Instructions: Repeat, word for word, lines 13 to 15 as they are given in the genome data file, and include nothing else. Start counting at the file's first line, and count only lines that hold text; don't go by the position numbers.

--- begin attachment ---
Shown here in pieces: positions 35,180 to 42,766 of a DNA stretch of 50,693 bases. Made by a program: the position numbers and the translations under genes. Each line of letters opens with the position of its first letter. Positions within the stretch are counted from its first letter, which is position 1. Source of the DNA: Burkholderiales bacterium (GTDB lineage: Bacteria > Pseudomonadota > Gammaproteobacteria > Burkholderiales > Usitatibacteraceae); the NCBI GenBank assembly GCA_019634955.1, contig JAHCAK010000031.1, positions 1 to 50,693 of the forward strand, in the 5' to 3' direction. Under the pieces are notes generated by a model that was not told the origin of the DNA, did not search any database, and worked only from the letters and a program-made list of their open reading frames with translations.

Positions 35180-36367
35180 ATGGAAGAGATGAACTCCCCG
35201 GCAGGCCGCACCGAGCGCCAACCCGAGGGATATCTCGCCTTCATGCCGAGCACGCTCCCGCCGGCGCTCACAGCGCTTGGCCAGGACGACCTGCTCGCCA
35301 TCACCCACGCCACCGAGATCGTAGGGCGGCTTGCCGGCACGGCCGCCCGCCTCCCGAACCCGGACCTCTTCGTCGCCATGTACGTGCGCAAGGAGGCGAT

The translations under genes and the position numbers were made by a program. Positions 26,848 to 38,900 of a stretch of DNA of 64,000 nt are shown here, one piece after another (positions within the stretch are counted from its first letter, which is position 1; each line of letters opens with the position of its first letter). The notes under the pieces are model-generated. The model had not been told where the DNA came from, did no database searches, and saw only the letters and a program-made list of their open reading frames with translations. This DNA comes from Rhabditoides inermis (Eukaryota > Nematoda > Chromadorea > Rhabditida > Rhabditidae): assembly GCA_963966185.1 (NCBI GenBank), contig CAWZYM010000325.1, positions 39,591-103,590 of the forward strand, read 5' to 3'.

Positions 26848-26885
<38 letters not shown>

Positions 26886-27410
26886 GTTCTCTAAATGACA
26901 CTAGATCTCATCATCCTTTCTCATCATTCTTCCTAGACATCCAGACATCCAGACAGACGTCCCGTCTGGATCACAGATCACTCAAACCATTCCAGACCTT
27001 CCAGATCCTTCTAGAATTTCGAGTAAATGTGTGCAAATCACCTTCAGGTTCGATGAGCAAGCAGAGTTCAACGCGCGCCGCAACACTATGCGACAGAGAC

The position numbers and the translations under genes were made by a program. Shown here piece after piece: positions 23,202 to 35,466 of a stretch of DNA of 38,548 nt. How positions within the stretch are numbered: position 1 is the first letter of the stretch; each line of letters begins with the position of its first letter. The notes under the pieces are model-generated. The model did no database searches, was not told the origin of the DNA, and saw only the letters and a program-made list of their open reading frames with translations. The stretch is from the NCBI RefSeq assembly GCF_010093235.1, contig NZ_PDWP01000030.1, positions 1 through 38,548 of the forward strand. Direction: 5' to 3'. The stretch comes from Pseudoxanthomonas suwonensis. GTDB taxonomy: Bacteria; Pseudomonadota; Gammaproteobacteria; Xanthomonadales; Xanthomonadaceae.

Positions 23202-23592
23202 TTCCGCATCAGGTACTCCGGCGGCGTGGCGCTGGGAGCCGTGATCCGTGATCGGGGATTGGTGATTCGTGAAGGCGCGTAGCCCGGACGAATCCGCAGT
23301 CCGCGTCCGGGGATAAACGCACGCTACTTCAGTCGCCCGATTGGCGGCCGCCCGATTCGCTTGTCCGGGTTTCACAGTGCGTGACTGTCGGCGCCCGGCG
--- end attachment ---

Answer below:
The position numbers and the translations under genes were made by a program. Shown here piece after piece: positions 23,202 to 35,466 of a stretch of DNA of 38,548 nt. How positions within the stretch are numbered: position 1 is the first letter of the stretch; each line of letters begins with the position of its first letter. The notes under the pieces are model-generated. The model did no database searches, was not told the origin of the DNA, and saw only the letters and a program-made list of their open reading frames with translations. The stretch is from the NCBI RefSeq assembly GCF_010093235.1, contig NZ_PDWP01000030.1, positions 1 through 38,548 of the forward strand. Direction: 5' to 3'. The stretch comes from Pseudoxanthomonas suwonensis. GTDB taxonomy: Bacteria; Pseudomonadota; Gammaproteobacteria; Xanthomonadales; Xanthomonadaceae.

Positions 23202-23592
23202 TTCCGCATCAGGTACTCCGGCGGCGTGGCGCTGGGAGCCGTGATCCGTGATCGGGGATTGGTGATTCGTGAAGGCGCGTAGCCCGGACGAATCCGCAGT